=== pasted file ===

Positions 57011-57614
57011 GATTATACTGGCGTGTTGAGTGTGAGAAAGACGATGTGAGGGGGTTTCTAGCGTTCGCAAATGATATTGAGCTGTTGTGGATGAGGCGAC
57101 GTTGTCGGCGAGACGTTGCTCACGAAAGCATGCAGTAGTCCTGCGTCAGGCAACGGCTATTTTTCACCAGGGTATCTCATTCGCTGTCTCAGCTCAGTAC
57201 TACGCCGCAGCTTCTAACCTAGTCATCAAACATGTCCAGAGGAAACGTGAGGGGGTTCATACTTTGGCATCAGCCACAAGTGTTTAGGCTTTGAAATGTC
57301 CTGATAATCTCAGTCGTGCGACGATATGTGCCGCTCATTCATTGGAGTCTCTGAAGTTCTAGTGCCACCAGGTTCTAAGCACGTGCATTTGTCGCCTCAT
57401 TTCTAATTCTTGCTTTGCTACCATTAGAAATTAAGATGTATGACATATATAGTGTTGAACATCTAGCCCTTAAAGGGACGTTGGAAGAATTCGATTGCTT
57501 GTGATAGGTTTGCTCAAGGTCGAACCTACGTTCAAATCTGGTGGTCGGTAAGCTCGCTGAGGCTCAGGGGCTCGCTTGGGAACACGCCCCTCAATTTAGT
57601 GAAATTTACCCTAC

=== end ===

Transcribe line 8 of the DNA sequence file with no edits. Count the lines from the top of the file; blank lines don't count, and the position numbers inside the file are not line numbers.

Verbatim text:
57601 GAAATTTACCCTAC